What is the focus of treatment for insomnia?

Updated: Sep 11, 2018
  • Author: Jasvinder Chawla, MD, MBA; Chief Editor: Selim R Benbadis, MD  more...
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Management of insomnia may involve further challenges. If sleep difficulties are not the presenting complaint, there is often too little time to address them at an office visit.

Physicians receive very little training in medical school on sleep disorders and their impact on patients’ overall health and quality of life. In fact, most providers rate their knowledge of sleep medicine as only fair. Finally, many providers are not aware of the safety issues; knowledgeable of the efficacy of cognitive-behavioral and pharmacologic therapies; or able to determine when a patient should be referred to a sleep medicine specialist.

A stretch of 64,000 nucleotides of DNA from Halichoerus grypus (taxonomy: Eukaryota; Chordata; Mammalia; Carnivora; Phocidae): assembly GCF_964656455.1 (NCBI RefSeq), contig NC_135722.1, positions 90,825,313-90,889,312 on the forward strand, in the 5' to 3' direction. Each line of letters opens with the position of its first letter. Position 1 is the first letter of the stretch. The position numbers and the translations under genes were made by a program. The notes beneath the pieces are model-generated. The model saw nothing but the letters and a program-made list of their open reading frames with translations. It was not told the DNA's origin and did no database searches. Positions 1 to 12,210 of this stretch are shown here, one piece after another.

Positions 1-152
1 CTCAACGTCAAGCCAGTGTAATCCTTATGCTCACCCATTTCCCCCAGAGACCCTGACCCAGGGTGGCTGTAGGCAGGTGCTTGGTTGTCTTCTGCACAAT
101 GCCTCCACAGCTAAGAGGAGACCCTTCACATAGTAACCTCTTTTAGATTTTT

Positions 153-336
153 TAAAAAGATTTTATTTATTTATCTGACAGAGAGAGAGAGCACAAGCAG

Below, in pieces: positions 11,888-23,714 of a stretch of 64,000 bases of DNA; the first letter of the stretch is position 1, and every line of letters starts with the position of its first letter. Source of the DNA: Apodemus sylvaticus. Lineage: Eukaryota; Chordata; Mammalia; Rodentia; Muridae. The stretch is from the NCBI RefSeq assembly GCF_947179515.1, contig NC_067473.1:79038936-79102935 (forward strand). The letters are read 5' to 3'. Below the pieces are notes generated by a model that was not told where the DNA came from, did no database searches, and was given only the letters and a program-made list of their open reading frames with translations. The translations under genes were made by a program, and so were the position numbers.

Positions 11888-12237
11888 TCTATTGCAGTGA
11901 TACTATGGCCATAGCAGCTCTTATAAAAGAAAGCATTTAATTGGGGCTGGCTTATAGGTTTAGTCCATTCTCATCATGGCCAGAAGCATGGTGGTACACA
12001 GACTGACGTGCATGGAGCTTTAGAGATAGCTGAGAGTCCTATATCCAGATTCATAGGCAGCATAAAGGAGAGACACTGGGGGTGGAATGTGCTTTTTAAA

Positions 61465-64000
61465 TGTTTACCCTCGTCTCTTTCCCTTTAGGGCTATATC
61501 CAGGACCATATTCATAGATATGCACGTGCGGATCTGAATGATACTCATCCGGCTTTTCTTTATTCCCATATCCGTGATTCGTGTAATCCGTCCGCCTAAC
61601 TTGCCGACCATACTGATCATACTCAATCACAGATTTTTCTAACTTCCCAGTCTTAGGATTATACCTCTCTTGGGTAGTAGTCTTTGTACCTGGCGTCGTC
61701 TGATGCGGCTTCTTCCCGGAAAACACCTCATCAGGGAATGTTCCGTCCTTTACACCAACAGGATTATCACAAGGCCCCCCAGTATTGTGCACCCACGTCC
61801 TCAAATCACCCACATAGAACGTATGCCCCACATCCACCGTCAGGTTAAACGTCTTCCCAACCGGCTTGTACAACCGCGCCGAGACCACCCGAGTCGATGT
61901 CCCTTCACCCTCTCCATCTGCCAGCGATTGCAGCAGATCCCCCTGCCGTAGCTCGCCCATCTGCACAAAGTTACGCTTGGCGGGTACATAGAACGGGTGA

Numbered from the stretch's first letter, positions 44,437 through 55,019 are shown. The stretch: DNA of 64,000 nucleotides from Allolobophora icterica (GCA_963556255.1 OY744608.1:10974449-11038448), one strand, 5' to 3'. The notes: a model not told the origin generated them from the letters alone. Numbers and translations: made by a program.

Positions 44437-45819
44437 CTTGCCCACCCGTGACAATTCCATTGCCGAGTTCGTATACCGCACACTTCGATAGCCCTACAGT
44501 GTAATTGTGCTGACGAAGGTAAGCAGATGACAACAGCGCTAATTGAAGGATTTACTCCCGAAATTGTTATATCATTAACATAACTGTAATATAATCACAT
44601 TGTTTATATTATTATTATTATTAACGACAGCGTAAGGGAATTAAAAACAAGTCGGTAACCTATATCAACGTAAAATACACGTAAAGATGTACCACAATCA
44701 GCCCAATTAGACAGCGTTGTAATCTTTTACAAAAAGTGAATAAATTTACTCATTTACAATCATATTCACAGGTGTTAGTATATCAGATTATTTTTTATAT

The management of insomnia varies depending on the underlying etiology. If the patient has a medical, neurologic, psychiatric, or sleep disorder, treatment is directed at the disorder. Even when comorbid causes of insomnia (ie, medical, psychiatric) are treated, however, variable degrees of insomnia can persist that require additional interventions. In such cases, patients can benefit from cognitive-behavioral therapy (CBT) [16, 17] and a short course of a sedative-hypnotic or melatonin receptor agonist (see Treatment).

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